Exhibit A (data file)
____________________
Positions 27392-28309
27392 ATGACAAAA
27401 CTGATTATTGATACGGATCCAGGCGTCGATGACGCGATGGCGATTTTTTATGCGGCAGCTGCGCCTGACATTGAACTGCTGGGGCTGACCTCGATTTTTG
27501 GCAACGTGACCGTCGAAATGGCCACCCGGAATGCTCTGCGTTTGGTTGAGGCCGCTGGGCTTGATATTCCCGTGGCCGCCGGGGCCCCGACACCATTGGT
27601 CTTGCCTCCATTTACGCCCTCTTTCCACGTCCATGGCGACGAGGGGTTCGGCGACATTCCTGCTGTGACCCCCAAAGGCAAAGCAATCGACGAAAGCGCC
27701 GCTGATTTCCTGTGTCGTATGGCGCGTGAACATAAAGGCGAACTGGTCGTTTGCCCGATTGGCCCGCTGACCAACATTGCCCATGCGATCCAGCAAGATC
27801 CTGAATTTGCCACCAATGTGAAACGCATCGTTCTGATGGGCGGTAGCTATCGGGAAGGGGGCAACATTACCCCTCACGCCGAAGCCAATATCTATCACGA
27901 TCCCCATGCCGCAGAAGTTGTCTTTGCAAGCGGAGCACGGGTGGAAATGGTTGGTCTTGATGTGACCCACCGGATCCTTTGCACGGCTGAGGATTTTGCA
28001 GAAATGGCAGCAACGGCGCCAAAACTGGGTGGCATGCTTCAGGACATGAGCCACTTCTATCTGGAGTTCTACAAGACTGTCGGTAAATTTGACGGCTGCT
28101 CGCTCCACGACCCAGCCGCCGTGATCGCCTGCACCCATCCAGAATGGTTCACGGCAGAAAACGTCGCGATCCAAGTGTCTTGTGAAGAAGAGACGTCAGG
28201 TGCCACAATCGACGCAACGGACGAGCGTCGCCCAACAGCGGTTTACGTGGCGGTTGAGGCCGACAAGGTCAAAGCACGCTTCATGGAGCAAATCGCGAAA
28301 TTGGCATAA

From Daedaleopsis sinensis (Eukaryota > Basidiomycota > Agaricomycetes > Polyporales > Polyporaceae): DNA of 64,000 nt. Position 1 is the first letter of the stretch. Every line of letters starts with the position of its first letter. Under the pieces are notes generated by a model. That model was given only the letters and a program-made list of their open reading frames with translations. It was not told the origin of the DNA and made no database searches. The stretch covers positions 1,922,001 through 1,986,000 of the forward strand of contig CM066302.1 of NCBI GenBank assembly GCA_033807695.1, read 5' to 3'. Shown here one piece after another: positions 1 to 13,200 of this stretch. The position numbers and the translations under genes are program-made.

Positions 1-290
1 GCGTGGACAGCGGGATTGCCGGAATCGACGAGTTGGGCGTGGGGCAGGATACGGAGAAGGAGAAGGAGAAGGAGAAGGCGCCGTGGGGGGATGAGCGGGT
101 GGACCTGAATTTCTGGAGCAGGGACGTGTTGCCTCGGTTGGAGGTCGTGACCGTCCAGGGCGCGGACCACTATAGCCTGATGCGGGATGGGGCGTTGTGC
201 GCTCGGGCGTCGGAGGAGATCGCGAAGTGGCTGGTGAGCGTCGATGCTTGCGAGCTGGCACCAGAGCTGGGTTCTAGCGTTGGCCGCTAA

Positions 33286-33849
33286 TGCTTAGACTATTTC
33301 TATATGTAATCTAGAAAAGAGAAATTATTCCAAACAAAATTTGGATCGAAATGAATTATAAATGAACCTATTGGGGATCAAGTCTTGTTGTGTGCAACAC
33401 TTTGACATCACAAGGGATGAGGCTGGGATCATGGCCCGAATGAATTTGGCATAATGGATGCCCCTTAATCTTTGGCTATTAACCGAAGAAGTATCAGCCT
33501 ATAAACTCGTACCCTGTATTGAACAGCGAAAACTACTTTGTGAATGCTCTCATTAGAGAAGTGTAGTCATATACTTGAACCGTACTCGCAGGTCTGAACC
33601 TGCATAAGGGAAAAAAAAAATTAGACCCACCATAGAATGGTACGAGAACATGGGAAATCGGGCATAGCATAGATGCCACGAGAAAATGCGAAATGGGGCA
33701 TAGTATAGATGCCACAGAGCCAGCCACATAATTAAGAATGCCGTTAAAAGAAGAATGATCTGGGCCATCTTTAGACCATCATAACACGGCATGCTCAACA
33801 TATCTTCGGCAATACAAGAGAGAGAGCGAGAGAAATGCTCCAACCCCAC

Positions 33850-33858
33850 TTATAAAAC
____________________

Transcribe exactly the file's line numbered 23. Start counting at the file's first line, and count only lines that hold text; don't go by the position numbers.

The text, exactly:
33601 TGCATAAGGGAAAAAAAAAATTAGACCCACCATAGAATGGTACGAGAACATGGGAAATCGGGCATAGCATAGATGCCACGAGAAAATGCGAAATGGGGCA